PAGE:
The battle over the Wisconsin primary's seen as an appetizer in the bigger national fight over a push by Democrats for states to implement broader access across the country to absentee ballots and voting by mail.
Wisconsin residents have been urged for weeks to vote by absentee ballot, which already has led to a tidal wave of demand for vote-by-mail ballots. Election officials reported on Sunday that they received 1,268,587 absentee requests and that 1,256,474 absentee ballots had been sent to voters. They reported that 703,048 ballots had been returned.
But there’s a lot more at stake on Tuesday’s ballot for Wisconsin voters than just the presidential primary contest. There’s an important battle for a Wisconsin Supreme Court seat that could influence general election voting rules in the crucial presidential battleground state, as well as numerous mayoral contests including in Milwaukee, the state’s largest city.
Sanders called for postponing the primary.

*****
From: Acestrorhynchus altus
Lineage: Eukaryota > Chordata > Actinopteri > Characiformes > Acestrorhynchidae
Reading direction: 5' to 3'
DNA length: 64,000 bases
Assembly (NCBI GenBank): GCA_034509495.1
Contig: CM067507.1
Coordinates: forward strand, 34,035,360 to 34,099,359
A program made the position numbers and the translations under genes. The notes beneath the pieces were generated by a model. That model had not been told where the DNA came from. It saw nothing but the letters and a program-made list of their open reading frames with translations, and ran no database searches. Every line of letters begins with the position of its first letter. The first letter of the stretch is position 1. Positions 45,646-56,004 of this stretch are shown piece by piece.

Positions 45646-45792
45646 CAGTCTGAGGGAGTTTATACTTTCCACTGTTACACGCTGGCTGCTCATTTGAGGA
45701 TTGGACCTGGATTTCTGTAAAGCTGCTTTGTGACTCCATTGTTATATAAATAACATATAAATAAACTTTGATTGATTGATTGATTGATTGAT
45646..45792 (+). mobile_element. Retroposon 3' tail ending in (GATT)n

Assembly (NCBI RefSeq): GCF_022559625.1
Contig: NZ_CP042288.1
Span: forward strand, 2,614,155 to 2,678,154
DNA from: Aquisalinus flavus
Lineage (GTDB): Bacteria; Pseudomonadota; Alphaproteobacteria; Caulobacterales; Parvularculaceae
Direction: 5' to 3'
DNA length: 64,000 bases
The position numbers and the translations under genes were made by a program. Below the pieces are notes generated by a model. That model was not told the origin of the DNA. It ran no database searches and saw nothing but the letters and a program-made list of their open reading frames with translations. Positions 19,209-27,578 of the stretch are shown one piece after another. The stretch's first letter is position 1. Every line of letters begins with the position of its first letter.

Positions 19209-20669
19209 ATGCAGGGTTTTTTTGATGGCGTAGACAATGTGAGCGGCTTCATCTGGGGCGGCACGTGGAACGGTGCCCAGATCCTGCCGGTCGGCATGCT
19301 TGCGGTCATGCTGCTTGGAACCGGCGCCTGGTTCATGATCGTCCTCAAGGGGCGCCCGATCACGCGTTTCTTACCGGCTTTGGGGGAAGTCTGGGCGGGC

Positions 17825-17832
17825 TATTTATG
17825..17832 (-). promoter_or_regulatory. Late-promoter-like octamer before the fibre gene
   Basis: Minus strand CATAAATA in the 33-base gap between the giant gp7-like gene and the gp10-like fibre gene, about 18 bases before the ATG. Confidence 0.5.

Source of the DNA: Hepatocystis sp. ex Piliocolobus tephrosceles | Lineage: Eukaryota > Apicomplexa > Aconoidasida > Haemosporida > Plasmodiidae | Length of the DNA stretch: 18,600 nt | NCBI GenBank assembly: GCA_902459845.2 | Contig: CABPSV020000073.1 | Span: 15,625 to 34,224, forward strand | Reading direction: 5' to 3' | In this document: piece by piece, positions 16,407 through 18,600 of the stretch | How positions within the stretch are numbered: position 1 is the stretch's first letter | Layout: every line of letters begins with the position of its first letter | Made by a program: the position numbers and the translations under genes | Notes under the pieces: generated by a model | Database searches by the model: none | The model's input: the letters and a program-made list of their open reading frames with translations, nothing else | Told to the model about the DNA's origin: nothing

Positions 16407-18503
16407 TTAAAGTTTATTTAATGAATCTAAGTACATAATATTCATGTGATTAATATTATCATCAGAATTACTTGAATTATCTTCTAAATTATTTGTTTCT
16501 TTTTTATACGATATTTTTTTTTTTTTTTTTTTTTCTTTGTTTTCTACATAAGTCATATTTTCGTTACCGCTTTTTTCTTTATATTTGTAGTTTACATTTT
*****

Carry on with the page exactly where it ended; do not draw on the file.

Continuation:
"People should not be forced to put their lives on the line to vote, which is why 15 states are now following the advice of public health experts and delaying their elections. We urge Wisconsin to join them," the senator said in a statement on Wednesday.
While deferring to Wisconsin officials and declining to take a stance, Biden on Thursday said: “I think you could hold the election as well dealing with mail-in ballots and same-day registration.”
“I think it’s possible to do both, to have both more mail-in ballots” he added. “I think it could be done ... but that’s for them to decide.”
On March 17, Florida, Illinois and Arizona were the last states to hold presidential primaries. Since then, 15 states and Puerto Rico – which were scheduled to hold their primaries and caucuses in late March, April or May – postponed their contests or switched them to nearly entirely by mail or absentee ballot.
Fox News' Jennifer Girdon and Kelly Phares contributed to this report